Nursing Student (NS) 3: … The background I came from … [I] like [to] see [the] patient by myself and taking maybe 45 minutes to assist them and to do the psych [evaluation] … but now having to have everybody coming [in the room to see the patient] … it was like a little [hard] for me at the beginning to really understand …

According to most student participants, acclimating to the agency became more difficult because of the lack of agency administrative supervision, making it more challenging to deal with not having enough to do or not being properly trained on using the electronic medical record. Clinical faculty instructors were hired to advocate for the students while they were at the agencies, and there were times where this helped the adjustment process:

RC Instructor 2: I thought it was great. I just had to advocate a little bit in the beginning to make sure like they knew what my … interns were there for and what their role would be. But that was just like, you know, the first week and then they were like, having them work right away.

However, clinical faculty participants did not always have enough time to deal with these issues. As one clinical instructor participant pointed out:

Nursing Instructor 2: I sometimes thought that I also ran out of time … we would be in the middle of something and the students might get called away for, for some patients, you know, interaction. … so when we were together, sometimes, you know, if we were running out of time, or the students were called away, you know, sometimes I felt that that was a little bit of a challenge.

Although most student participants reported that they needed more guidance in the beginning of their experience, they reported figuring out ways to make things work for them:

NP Student 5: We did a lot of planning. So, we, when we were adjusting to not really having guidance, with a new [electronic medical record], we were able to figure out a way to route list of the schedules for the providers. So, we used that schedule and we would just kind of go through each chart and search for any indication that the patient has a history that needs to be addressed.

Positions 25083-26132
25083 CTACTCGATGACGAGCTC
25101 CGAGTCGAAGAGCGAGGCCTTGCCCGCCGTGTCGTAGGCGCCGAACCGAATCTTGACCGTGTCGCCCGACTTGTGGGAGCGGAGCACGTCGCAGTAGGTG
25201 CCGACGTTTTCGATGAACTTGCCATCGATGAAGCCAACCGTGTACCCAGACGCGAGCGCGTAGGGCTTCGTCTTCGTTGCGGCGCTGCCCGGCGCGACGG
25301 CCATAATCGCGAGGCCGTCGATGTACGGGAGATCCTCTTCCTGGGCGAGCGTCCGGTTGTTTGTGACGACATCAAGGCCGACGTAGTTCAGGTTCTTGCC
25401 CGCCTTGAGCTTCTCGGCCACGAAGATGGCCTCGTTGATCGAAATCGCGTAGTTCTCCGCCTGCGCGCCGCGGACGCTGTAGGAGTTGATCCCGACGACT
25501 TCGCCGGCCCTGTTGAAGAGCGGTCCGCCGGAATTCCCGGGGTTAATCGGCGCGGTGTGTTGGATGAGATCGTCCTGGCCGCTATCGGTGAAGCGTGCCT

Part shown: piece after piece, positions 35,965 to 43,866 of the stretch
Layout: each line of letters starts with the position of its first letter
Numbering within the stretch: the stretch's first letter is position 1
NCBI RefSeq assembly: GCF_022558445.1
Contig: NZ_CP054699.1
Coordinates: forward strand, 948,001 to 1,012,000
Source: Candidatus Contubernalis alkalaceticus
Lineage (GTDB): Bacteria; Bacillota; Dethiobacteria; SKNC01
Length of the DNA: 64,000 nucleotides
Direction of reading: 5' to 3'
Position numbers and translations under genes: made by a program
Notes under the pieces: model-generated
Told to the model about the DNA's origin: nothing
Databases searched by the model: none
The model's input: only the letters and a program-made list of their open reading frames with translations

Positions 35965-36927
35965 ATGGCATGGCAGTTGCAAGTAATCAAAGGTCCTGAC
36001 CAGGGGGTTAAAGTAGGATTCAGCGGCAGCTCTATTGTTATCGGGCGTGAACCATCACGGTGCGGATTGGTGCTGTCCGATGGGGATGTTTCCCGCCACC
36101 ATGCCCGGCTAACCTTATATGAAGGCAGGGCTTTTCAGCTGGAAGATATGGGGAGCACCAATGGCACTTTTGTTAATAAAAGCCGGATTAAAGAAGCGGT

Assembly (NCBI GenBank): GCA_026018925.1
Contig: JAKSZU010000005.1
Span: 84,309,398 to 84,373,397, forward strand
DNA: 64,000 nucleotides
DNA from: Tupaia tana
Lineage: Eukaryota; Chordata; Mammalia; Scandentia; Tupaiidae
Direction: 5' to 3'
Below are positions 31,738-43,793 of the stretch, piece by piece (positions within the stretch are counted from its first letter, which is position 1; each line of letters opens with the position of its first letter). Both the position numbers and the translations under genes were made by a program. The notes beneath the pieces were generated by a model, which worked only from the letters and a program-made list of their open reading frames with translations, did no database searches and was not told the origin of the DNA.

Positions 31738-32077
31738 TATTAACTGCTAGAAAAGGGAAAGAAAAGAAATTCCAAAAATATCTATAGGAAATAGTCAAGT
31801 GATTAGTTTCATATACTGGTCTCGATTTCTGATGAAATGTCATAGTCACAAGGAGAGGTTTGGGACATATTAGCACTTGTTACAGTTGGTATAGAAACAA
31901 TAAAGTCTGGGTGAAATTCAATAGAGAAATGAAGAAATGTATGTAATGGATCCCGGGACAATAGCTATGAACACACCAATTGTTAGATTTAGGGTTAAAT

Learning to facilitate team cohesion by engaging in interprofessional communication and learning from others

Despite the difficulties adjusting to the agency, student participants still recognized early on the importance of the interprofessional team and the facilitators of team cohesion as they engaged in interprofessional tasks like huddles and warm handoffs. In fact, they identified interprofessional communication as being a key facilitator of this cohesion. As SW Student 3 stated: “We luckily had a good communication style between [team members]. So, I think that was also just naturally very helpful between us.” Student participants expressed that engaging in effective interprofessional communication allowed them to understand (a) their own limitations when working with patients, and (b) how their fellow team members had a specific knowledge and skill set that was better suited for intervening with a particular patient. As RC Student 2 remarked:

We literally communicated and said … do you feel comfortable doing this? Do you feel more comfortable doing that [given that the patient] has this diagnosis … we just … made sure we were comfortable with whoever we were seeing. And if we weren't, then we brought, you know, an extra person in or the other, you know, all three of us would go in together.

Student participants viewed interprofessional communication as essential for helping them develop mutual respect for one another:

SW Student 2: … I think communication is the biggest piece of it … we will ask each other questions. We weren't afraid to say, when we didn't know something and we also respected the fact that we can have expertise.